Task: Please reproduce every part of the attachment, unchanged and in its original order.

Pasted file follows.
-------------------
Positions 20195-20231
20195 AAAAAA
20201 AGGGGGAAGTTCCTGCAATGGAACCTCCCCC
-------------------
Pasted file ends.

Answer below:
Positions 20195-20231
20195 AAAAAA
20201 AGGGGGAAGTTCCTGCAATGGAACCTCCCCC